Like so many justice victories, this one was years in the making. Perhaps the COP president received the applause, but its origin came from the sidelines. One of the main heroes of this noble cause died shortly before it came to fruition. Saleemul Huq, a Bangladeshi scientist, had led the charge, beginning many years ago, alongside many climate justice activists and affected communities. It was a reminder to me that, although all eyes are on the official negotiation at COP, it is the many dedicated climate scientists and climate justice activists who raise both the issues and the solutions that eventually come to the negotiation tables.

This early success encouraged me to fully embrace all parts of COP. Ideas, dialogue and solutions were percolating from all corners: side events, meetings, marches, vigils, forums. I helped with two side events on Loss and Damage and also attended dozens of others, learning and gleaning inspiration from so many: scientists, young activists from the global South, indigenous on the front lines as well as numerous faith leaders who are increasingly taking a vital role on the global climate stage.

At the COP Faith Pavillion, with Maryknoll Sister Susan Nchiburi and Sister Jean Quinn, President of UNANIMA.

Still, all eyes were on the country negotiators and their decisions. And it soon became clear that the one decision that would redeem this COP process and keep the globe coming together to solve its common problem was this: A phase-out of fossil fuels. Beyond all reason, there have been 27 years of COPs, and yet the elephant in the room had not been named. Fossil fuels bear 80% of the responsibility for climate change, yet have never been called out in any previous COP decision.

Over the two weeks, the call for phasing out of fossil fuels grew louder and louder. From countries whose very existence is threatened by climate change — like Pacific Island nations — a call for a fast, full, fair and free phase-out resonated. From those countries whose economy was built on pumping oil, push back was strong. In the middle stood countries like the U.S., vying for a compromise.

Once again, a decision came in the 11th hour. As Susan and I were boarding our plane, I received a text with the final unanimous decision of the body to “transition away from fossil fuels.” I know that it is not the perfect phrase, nor contained all the important adjectives. And there are so many loopholes. But still, I confess that a tear or two fell upon reading that. It buoyed my hope that perhaps the global community together can turn the ship around before it’s too late.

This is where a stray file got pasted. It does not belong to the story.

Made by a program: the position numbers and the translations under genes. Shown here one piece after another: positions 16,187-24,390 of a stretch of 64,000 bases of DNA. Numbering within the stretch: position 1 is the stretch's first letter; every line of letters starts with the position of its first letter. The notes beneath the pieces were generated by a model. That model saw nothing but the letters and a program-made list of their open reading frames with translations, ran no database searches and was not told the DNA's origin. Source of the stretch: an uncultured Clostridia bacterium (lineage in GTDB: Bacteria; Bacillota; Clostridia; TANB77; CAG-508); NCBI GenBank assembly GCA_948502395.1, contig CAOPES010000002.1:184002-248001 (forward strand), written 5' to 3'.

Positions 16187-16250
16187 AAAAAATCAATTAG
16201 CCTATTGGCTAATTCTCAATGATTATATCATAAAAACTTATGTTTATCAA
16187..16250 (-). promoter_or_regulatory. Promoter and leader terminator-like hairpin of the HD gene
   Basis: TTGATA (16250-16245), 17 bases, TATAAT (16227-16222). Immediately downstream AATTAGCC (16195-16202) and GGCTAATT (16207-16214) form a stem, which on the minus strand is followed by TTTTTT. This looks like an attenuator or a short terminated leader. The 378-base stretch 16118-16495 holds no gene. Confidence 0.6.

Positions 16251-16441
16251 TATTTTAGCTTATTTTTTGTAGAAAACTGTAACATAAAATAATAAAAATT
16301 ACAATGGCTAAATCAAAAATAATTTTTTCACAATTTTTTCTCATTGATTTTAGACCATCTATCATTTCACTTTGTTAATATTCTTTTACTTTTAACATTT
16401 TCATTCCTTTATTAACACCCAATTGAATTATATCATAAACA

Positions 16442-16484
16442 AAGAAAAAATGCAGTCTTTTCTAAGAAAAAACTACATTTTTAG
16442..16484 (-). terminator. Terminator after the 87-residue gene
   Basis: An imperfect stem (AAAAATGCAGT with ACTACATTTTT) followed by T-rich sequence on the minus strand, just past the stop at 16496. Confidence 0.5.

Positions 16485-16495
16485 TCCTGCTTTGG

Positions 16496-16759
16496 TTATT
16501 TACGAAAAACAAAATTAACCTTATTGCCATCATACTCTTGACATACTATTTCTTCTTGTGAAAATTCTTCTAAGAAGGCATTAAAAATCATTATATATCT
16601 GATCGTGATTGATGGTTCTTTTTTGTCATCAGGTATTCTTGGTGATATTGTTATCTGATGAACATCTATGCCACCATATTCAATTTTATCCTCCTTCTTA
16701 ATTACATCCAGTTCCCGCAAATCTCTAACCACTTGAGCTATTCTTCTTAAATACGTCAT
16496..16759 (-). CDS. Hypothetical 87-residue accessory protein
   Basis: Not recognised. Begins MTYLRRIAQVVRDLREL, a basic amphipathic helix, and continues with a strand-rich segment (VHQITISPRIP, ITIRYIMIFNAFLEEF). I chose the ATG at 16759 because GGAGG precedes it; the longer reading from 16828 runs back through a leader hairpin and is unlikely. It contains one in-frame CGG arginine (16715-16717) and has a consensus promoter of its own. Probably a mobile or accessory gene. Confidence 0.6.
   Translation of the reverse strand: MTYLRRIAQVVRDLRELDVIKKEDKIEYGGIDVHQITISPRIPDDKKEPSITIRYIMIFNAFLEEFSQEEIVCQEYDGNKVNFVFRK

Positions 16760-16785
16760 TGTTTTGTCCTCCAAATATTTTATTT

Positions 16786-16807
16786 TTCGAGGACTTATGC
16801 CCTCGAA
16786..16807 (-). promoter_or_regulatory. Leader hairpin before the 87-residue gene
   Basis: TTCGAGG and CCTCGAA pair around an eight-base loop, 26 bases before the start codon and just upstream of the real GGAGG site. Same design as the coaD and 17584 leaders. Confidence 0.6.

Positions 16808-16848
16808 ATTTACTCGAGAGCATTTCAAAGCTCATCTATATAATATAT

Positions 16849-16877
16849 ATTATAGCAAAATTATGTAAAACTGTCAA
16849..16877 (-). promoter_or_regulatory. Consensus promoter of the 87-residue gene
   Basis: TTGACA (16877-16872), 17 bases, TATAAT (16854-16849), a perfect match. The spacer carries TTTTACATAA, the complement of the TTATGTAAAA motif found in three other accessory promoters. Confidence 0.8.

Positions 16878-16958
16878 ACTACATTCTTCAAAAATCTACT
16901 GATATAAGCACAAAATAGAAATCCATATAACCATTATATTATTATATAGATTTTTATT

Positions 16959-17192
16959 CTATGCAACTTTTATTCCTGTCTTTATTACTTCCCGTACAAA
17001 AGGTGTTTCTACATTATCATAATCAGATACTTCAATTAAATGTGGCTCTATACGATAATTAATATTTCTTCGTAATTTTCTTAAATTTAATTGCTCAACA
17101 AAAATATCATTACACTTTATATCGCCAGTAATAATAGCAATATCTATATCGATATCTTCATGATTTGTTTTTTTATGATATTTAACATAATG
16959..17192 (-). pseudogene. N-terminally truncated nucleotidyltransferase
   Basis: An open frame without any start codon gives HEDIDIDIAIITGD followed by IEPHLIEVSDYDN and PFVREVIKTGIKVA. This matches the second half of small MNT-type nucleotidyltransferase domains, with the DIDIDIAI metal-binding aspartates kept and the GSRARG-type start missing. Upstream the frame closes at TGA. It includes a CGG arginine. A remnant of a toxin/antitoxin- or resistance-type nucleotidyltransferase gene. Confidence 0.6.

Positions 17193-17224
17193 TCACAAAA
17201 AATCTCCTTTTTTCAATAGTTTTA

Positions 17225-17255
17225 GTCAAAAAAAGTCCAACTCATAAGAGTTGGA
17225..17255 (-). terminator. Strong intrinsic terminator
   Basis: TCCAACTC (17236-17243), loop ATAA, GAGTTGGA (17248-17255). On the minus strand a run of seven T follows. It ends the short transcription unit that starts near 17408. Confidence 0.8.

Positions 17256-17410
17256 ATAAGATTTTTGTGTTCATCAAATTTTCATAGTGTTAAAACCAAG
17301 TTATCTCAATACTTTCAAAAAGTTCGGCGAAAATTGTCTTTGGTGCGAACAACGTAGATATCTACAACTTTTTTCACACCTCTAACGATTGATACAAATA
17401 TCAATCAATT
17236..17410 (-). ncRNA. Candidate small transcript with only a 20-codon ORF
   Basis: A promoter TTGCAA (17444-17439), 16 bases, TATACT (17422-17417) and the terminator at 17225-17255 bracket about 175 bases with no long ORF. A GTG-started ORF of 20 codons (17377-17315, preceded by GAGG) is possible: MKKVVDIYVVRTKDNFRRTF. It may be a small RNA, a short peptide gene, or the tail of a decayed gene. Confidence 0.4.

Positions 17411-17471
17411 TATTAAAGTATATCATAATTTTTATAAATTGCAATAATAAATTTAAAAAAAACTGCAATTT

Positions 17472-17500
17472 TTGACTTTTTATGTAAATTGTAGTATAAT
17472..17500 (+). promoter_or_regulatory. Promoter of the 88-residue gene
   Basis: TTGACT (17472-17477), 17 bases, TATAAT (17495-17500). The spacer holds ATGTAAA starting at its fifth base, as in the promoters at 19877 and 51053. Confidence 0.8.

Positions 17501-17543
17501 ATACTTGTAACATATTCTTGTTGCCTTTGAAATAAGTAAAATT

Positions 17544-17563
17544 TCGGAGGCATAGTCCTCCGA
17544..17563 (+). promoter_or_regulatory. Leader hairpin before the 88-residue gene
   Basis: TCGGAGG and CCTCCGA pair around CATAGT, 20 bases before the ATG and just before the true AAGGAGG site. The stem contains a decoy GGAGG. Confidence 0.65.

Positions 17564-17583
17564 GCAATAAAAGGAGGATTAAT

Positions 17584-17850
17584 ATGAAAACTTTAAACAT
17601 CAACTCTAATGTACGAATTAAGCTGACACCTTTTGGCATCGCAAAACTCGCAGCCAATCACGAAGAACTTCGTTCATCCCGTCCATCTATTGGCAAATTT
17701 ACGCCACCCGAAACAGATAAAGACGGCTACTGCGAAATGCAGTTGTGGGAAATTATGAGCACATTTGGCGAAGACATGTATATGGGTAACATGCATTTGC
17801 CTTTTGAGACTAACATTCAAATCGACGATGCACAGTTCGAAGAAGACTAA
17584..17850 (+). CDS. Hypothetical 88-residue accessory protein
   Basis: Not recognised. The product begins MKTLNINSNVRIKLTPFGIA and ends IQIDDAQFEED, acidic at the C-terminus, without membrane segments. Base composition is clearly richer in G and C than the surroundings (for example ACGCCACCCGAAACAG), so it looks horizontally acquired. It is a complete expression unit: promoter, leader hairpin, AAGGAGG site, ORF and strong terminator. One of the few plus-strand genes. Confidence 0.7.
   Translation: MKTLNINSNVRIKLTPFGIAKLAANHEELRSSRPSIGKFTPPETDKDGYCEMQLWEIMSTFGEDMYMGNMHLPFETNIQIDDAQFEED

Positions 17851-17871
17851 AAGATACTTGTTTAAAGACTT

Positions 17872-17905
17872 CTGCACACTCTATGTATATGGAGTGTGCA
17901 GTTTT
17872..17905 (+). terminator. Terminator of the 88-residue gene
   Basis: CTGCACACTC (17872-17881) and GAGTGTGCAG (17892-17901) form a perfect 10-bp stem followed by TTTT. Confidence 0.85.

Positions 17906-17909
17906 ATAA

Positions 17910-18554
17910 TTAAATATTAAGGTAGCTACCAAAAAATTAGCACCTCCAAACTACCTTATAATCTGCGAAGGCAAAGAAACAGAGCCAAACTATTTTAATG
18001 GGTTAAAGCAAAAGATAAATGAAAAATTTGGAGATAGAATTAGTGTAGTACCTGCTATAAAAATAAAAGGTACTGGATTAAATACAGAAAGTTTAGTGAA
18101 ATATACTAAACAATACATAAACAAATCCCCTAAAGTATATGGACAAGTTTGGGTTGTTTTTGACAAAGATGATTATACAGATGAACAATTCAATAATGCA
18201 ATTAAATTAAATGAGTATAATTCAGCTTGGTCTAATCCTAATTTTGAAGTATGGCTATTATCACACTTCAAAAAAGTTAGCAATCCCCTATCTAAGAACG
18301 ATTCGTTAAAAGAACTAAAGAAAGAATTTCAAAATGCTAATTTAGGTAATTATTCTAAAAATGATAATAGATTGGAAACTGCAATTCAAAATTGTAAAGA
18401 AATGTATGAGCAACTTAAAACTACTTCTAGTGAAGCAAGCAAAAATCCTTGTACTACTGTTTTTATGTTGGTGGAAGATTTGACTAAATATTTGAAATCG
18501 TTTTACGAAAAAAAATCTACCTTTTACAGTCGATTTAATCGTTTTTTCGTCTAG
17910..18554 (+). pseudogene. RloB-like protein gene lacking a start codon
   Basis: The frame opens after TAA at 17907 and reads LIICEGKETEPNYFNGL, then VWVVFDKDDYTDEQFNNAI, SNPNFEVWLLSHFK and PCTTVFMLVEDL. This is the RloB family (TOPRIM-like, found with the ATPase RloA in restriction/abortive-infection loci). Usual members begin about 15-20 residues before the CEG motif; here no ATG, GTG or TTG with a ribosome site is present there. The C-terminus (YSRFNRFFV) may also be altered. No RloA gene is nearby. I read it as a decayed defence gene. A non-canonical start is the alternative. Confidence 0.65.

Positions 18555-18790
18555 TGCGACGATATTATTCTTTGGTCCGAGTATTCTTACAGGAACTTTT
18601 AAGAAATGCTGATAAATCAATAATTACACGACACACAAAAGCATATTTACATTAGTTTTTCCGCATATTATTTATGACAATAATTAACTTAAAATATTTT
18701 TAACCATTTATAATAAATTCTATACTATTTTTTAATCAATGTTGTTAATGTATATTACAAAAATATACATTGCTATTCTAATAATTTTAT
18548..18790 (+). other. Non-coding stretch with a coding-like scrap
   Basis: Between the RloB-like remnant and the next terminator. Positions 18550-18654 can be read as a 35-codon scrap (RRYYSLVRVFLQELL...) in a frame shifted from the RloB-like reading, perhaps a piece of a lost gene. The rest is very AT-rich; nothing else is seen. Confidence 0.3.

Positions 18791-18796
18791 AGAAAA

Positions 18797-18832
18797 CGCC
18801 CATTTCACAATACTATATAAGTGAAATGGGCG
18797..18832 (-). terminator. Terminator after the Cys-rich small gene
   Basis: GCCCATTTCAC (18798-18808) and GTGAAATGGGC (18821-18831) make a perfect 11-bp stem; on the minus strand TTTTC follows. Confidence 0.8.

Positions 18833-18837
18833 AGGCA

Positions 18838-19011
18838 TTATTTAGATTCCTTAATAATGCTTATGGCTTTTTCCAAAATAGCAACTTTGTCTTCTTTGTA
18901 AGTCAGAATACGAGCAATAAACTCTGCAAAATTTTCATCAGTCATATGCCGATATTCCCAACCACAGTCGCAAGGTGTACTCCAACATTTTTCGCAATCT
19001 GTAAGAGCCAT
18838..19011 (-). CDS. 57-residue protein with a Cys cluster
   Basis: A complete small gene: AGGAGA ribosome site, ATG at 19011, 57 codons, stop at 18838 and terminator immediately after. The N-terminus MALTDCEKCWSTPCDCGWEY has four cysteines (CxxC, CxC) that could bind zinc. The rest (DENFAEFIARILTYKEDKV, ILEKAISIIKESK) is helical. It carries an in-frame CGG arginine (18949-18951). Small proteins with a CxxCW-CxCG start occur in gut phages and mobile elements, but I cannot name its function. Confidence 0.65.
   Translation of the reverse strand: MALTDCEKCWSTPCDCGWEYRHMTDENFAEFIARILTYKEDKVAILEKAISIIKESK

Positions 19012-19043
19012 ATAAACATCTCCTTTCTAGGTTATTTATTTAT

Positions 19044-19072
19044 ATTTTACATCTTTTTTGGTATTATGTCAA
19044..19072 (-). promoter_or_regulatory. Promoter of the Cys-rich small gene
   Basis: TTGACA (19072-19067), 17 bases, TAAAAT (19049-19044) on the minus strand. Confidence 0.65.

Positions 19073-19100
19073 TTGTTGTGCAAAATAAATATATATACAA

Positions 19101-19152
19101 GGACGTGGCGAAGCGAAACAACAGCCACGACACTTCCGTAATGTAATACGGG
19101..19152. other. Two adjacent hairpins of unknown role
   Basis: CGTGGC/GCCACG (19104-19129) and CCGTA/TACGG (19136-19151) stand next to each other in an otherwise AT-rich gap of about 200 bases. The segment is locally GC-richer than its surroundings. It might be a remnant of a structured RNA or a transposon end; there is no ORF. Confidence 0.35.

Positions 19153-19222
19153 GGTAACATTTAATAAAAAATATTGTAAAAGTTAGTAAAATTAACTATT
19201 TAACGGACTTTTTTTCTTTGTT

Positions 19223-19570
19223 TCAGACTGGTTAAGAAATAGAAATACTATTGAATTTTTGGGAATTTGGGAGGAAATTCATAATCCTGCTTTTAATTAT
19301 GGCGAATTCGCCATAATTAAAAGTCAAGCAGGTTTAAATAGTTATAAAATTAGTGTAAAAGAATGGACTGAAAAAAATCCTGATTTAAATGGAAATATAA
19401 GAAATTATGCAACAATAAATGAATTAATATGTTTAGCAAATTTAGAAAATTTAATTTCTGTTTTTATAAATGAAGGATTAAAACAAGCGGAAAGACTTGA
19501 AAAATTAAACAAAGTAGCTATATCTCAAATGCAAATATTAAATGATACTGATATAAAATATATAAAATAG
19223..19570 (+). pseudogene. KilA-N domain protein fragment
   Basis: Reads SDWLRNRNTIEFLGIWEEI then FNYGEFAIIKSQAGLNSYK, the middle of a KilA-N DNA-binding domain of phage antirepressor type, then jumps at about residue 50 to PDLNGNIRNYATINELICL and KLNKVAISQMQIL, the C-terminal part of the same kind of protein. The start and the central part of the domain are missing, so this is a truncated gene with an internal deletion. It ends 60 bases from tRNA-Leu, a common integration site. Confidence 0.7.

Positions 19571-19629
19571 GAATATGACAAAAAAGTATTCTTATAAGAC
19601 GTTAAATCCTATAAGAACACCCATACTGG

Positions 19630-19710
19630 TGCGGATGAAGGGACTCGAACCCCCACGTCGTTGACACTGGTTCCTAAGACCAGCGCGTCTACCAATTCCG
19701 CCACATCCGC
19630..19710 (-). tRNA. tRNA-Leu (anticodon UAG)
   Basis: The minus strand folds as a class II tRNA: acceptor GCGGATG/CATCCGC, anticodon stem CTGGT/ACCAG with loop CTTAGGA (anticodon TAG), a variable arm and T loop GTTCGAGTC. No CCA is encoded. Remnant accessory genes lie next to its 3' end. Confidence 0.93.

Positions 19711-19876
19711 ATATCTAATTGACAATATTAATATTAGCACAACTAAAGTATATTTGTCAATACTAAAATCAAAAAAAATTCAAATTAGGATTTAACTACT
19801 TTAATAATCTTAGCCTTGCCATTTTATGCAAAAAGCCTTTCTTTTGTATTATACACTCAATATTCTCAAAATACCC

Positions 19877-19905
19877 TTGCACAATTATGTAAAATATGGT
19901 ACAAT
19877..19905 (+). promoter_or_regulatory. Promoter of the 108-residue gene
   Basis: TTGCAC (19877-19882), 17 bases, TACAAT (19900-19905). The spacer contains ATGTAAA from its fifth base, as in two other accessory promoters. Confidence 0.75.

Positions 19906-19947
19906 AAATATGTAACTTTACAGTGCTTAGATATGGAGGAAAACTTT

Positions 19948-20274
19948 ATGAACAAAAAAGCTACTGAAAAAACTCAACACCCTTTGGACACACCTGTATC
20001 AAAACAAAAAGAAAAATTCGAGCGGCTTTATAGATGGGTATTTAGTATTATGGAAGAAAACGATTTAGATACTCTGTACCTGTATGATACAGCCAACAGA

COP is not the only place where the hard work of saving our planet is undertaken. That history is written daily in the ordinary and extraordinary choices of millions. My real privilege is knowing so many of them: Like returned Maryknoll lay missioner Marilyn Kott (Class of 2015 – Brazil), whose informative worksheets help parishioners become earth stewards. Or Glenn Rabut, another returned missioner (Class of 1997 – Venezuela), who decided to bike to work each day — 20 years in a row. Or returned missioner Cathy Rowan (Class of 1987 – Brazil and U.S.), whose detailed efforts guide shareholders to call fossil fuel companies to task. Or Maryknoll Sister Pat Ryan, whose tireless efforts are protecting the shores of Lake Titicaca. Or Maryknoll Sister Melinda Roper, whose fierce determination is returning biodiversity to a shrinking jungle.

¡Gracias amigos y pa’lante!

Lisa Sullivan
Lisa Sullivan is the Integral Ecology senior program officer for the Maryknoll Office for Global Concerns. She served as a Maryknoll lay missioner (Class of 1984) in Venezuela and Bolivia for 20 years.